Thirty years after their introduction, separately managed accounts are now popular enough to almost be considered mainstream, CBS MarketWatch reports.
After an increase in assets of 19.4% from second quarter 2003 to second quarter 2004, SMAs possess $528.7 billion in assets, a number a leading research firm thinks will double to more than $1 trillion over the next four years.
The new numbers, reported by the Money Management Institute, are largely the result of people rolling money from IRAs into SMAs. Further, MMI says that 40% of SMA money over the next four years will come from these IRA rollovers.
Paul Fullerton, associate director of Cerulli Associates, said the firm expects that $528.7 billion to double by 2008. He agreed with the MMI that most SMA money is handled by financial institutions, and said money managers are targeting affluent and high-net-worth investors to move into SMAs.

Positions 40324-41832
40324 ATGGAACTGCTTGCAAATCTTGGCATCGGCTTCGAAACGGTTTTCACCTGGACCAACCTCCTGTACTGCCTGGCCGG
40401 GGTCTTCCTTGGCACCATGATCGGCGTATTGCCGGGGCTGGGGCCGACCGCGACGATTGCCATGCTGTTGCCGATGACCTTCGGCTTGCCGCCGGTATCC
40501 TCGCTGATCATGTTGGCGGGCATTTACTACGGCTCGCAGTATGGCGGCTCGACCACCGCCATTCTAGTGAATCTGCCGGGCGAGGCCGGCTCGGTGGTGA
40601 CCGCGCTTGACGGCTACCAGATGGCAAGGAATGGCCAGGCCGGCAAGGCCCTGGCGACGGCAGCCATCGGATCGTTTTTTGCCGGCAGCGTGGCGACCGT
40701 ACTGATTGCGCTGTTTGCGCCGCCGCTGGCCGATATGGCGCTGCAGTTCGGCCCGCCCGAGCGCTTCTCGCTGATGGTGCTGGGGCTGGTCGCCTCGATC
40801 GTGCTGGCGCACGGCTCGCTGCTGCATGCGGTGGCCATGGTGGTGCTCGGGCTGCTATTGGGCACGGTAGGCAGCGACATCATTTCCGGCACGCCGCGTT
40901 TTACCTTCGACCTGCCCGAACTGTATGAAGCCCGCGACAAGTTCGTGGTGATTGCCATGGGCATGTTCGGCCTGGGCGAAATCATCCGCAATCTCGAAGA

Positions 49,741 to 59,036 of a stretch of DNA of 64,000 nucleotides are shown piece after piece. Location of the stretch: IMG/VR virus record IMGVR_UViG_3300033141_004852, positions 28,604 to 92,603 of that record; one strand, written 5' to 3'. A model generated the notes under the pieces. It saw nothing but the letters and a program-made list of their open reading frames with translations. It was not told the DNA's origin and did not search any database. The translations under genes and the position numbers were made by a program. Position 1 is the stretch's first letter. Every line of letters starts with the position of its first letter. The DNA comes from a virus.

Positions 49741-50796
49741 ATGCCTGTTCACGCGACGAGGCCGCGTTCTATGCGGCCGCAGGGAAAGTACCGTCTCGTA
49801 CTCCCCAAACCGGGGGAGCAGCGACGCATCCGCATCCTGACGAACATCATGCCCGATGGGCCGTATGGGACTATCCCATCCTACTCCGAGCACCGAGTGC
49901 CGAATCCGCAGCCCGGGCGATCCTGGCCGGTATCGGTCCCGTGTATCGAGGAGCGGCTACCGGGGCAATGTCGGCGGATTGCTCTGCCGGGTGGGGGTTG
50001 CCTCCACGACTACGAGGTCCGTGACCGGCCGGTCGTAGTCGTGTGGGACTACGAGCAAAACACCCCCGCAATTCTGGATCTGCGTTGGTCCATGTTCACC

"To date, managed accounts are overwhelmingly delivered in conjunction with a dedicated adviser," Fullerton said.
Eight huge wirehouses still carry the crux of the SMA money. More than than two thirds of managed account money is handled by those top eight firms.
While formerly only available to clients willing to invest six figures, SMA minimum deposits have dwindled. In fact, one firm that sells SMAs, Denver-based Curian, allows clients to open managed accounts with just $25,000. That seems to make Cerulli Associates prediction to stand up that the SMA industry will only grow.